2. Methods

2.1. Materials

Four coals with distinctive coalification extent were collected from different mines in northern Shaanxi, China, denoted as Wang Jiagou (WJG), He Caogou (HCG), Sun Jiacha (SJC), and Zhang Jiamao (ZJM). The coal samples were arranged in accordance with increasing carbon content. In order to avoid the effect of mass and heat transfer on the pyrolysis process, the samples were pulverized and sieved into <0.075 mm (200 mesh) of particle size used for TG-DSC experiment. The proximate and ultimate analyses of four coal samples are listed in Table 1. It can be seen that coal WJG has the lowest volatile content (25.73 wt.%) and the highest ash content (24.92 wt.%). The volatile content of others was high in the range of 38.76–54.73 wt and the ash was low in the range of 1.04–5.00 wt.%. The contents of carbon and hydrogen of all coal samples ranged from 78.16 to 83.27 wt.% and from 3.87 to 5.42 wt.%, respectively.

Table 1: Proximate and ultimate analyses of coal samples.
2.2. TGA Experiment

The pyrolysis experiments were carried out in a simultaneous DSC-TGA (NETZSCH–STA 409) under high-purity N2 with a flow rate of 50 ml/min. In each experiment, about 5 mg coal samples were placed in a platinum crucible and heated at room temperature to 900°C at four different heating rates: 5, 10, 15 and 20°C/min. Each experiment was repeated at least three times to eliminate the vibration error.

2.3. Principle of Dynamics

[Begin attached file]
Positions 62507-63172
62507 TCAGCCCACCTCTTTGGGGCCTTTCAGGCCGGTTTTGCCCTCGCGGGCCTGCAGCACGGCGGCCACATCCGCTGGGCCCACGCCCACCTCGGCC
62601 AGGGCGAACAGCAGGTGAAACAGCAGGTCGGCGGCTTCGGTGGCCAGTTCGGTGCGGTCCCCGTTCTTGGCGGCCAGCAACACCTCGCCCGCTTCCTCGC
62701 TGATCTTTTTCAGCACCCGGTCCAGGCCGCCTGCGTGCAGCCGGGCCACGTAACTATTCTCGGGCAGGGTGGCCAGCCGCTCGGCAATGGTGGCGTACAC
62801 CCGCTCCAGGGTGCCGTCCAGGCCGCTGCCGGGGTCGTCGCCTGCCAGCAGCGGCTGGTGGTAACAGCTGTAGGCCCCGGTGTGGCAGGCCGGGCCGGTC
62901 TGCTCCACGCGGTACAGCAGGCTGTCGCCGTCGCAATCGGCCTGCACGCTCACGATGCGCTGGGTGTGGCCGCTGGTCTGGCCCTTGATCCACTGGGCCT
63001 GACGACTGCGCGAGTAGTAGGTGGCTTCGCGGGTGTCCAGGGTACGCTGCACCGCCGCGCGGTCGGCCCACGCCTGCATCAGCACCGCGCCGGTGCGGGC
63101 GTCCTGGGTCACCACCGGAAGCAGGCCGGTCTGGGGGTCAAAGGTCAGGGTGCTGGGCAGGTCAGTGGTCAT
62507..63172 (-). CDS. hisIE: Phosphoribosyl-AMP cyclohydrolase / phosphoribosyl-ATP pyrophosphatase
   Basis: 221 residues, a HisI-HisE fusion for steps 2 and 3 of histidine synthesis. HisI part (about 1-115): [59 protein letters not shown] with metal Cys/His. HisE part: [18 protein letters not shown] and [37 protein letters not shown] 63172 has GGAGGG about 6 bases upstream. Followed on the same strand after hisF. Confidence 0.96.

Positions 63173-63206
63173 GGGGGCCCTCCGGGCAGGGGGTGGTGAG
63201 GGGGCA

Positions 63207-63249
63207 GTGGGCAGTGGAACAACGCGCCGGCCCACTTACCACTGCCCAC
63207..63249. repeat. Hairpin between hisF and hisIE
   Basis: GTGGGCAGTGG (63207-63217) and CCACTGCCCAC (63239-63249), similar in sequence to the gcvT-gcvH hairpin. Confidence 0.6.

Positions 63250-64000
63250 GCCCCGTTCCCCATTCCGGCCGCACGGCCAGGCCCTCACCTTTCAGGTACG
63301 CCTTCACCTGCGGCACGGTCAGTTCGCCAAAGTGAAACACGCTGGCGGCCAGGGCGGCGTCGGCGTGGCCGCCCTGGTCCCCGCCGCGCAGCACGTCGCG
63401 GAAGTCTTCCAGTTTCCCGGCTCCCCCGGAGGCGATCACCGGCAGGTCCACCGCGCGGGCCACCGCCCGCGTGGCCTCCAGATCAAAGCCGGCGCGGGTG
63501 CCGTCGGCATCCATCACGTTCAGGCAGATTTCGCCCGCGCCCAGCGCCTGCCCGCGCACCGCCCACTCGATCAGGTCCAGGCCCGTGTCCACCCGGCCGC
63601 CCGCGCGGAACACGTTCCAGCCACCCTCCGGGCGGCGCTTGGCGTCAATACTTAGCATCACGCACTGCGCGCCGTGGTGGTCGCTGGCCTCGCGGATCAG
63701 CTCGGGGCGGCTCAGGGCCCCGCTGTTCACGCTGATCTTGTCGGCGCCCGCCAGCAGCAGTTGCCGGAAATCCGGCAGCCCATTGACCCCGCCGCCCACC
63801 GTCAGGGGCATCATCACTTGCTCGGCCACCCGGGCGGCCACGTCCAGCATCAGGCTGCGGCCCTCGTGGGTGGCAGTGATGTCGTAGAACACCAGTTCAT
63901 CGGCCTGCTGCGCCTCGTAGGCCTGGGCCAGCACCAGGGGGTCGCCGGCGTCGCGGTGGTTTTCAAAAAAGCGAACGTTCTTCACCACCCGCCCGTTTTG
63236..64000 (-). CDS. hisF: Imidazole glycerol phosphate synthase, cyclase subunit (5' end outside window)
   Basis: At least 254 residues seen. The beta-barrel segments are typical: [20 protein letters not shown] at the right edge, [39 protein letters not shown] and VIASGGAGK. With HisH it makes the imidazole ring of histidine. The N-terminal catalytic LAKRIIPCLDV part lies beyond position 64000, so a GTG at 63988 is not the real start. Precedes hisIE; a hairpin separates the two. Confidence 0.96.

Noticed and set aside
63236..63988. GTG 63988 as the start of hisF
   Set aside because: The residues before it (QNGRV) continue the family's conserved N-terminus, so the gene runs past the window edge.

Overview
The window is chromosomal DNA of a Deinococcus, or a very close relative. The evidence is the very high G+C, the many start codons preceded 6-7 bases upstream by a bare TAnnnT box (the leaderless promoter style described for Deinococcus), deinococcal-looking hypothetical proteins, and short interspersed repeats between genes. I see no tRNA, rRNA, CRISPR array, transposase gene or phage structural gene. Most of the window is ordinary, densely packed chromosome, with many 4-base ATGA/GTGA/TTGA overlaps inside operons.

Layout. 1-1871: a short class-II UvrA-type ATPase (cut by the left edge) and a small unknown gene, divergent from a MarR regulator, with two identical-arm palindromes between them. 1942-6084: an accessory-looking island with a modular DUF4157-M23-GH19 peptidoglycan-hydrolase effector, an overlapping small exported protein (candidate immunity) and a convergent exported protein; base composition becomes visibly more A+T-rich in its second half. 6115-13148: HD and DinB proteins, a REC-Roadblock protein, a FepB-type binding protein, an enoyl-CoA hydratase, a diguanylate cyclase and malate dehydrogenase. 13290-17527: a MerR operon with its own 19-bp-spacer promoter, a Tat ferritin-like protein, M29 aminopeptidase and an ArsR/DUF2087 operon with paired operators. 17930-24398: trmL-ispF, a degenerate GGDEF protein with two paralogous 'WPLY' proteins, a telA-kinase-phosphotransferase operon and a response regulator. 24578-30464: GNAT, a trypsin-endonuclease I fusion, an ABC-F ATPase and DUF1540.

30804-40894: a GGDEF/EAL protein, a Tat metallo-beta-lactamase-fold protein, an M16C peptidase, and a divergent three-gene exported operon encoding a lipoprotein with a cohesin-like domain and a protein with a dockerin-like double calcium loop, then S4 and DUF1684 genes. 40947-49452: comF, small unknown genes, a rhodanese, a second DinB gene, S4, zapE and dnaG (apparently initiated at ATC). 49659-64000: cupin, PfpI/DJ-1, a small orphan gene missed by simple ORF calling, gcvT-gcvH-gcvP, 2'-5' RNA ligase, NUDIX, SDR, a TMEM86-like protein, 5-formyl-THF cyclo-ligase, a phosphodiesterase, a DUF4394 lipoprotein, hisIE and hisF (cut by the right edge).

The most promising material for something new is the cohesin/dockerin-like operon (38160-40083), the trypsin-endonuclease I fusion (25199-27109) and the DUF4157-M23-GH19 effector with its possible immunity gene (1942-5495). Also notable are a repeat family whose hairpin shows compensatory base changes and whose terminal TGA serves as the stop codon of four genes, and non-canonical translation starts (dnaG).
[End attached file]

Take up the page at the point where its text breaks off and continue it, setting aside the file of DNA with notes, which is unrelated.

The rate of solid-state chemical reaction is generally expressed as follows [13]:where is the differential mechanism function that is correlated to the extent of conversion ; represents the temperature dependence of the rate constant which can be substituted with the Arrhenius equation; and , is the initial temperature, the heating rate is a constant, is the time.

Then, equation (1) is transformed into the following forms under nonisothermal conditions adopted in this work:where and are kinetic parameters that represent the pre-exponential factor and activation energy, respectively. is referred to as the gas constant.

The integration of equation (2) is as follows:

The conversion rate can be calculated from TG data of thermogravimetric analysis, and the mechanism function can be selected from 47 function forms in the literature. The formulas for calculating are as follows:where is the initial mass, is the residual mass at t time, and is the mass of the sample at the end of the reaction. The purpose of kinetic analysis is to obtain activation energy E, pre-exponential factor A, and mechanism function of the reaction process .